Influence of industrial light pollution on the sea-finding behaviour of flatback turtle hatchlings

Kamrowski, Ruth L., Limpus, Col, Pendoley, Kellie, and Hamann, Mark (2014) Influence of industrial light pollution on the sea-finding behaviour of flatback turtle hatchlings. Wildlife Research, 41 (5). pp. 421-434.

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Abstract

Context: Numerous studies show that artificial light disrupts the sea-finding ability of marine turtle hatchlings. Yet very little has been published regarding sea-finding for flatback turtles. Given the current industrialisation of Australia's coastline, and the large potential for disruption posed by industrial light, this study is a timely investigation into sea-finding behaviour of flatback turtle hatchlings.

Aims: We investigate sea-finding by flatback turtle hatchlings in relation to ambient light present in areas of planned or ongoing industrial development, and evaluate the fan and arena-based methods that are frequently used for quantifying hatchling dispersion.

Methods: Using a combination of methods, we assessed the angular range and directional preference of sea-finding hatchlings at two key flatback turtle rookeries, Peak and Curtis Islands, during January–February 2012 and 2013, and at Curtis Island in January 2014. Relative light levels at each site were measured using an Optec SSP-3 stellar photometer, and moon phase, moon stage and cloud cover were also recorded.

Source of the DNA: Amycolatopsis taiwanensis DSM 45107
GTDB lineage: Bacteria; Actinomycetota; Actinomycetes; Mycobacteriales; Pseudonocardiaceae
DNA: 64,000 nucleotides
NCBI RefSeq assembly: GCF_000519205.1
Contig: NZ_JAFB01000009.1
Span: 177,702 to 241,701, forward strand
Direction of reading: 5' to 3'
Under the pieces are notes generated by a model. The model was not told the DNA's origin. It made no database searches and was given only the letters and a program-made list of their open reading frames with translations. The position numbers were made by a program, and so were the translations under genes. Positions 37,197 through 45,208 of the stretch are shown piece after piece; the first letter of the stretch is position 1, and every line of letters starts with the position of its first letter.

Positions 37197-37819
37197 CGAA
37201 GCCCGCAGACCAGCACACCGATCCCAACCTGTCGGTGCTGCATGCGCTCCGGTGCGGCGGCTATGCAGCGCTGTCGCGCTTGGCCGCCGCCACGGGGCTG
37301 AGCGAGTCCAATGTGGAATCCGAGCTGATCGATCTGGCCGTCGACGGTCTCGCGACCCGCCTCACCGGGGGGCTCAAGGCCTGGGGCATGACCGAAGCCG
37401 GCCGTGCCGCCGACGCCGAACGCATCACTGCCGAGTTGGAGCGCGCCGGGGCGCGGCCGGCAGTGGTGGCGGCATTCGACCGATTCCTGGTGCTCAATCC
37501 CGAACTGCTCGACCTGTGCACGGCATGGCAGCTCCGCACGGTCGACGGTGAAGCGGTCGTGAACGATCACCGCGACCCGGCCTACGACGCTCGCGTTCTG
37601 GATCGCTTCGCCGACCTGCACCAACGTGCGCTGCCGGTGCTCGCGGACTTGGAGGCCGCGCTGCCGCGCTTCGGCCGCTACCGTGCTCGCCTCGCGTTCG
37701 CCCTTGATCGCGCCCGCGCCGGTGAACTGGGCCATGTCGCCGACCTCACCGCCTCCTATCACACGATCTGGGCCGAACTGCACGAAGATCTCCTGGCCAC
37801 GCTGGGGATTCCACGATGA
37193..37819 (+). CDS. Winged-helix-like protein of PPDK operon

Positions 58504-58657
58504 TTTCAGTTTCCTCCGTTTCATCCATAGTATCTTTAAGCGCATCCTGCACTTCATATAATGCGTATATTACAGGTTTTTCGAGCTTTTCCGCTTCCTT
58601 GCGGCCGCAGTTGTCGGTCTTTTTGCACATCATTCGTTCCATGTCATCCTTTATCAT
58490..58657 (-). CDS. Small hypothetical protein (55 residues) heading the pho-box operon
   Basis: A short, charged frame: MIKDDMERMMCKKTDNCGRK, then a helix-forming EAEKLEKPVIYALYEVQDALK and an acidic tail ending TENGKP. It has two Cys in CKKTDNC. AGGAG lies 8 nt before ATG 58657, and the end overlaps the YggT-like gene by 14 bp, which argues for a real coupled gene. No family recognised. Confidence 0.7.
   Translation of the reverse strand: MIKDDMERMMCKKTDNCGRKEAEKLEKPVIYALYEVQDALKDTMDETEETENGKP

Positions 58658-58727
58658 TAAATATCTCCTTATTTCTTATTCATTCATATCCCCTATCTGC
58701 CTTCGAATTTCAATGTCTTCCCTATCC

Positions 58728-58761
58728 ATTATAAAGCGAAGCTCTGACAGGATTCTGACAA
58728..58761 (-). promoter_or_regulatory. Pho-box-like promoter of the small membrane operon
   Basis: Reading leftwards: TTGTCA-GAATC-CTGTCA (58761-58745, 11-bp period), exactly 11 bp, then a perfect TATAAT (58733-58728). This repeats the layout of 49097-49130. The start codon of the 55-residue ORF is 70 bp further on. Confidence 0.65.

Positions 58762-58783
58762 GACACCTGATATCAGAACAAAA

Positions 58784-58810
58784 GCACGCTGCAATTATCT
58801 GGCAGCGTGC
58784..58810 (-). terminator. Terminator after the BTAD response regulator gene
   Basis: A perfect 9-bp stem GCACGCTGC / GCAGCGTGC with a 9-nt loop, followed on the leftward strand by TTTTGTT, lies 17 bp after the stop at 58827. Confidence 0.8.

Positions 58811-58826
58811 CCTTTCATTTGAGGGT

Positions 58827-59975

Key results: We found no evidence of impaired hatchling orientation, and observed very low levels of light at Peak Island. However, at Curtis Island, hatchlings displayed reduced sea-finding ability, with light horizons from the direction of nearby industry significantly brighter than from other directions. The sea-finding disruption observed at Curtis Island was less pronounced in the presence of moonlight.

Conclusions: The reduced sea-finding ability of Curtis Island hatchlings was likely due to both altered light horizons from nearby industry, as well as beach topography. Both methods of assessing hatchling orientation have benefits and limitations. We suggest that fan-based methods, combined with strategically placed arenas, would provide the best data for accurately assessing hatchling sea-finding.

Implications: Sky glow produced by large-scale industrial development appears detrimental to sea-finding by flatback turtle hatchlings. As development continues around Australia's coastline, we strongly recommend continued monitoring of lighting impacts at adjacent turtle nesting beaches. We also advise rigorous management of industrial lighting, which considers cumulative light levels in regions of multiple light producers, as well as moon phase, moon-stage, cloud cover and time of hatchling emergence. All these factors affect the likelihood of disrupted hatchling sea-finding behaviour at nesting beaches exposed to artificial light-glow, industrial or otherwise.

Item ID: 37694
Item Type: Article (Research - C1)
ISSN: 1448-5494
Keywords: industrial development, marine turtle, Natator depressus, orientation, Port Curtis
Funders: School of Earth and Environmental Sciences, James Cook University, Australian Geographic Society, Wildlife Preservation Society of Queensland, Pendoley Environmental
Date Deposited: 12 Mar 2015 02:48
FoR Codes: 05 ENVIRONMENTAL SCIENCES > 0502 Environmental Science and Management > 050202 Conservation and Biodiversity @ 20%
05 ENVIRONMENTAL SCIENCES > 0502 Environmental Science and Management > 050211 Wildlife and Habitat Management @ 40%
06 BIOLOGICAL SCIENCES > 0602 Ecology > 060201 Behavioural Ecology @ 40%
SEO Codes: 96 ENVIRONMENT > 9607 Environmental Policy, Legislation and Standards > 960701 Coastal and Marine Management Policy @ 50%
96 ENVIRONMENT > 9608 Flora, Fauna and Biodiversity > 960808 Marine Flora, Fauna and Biodiversity @ 50%
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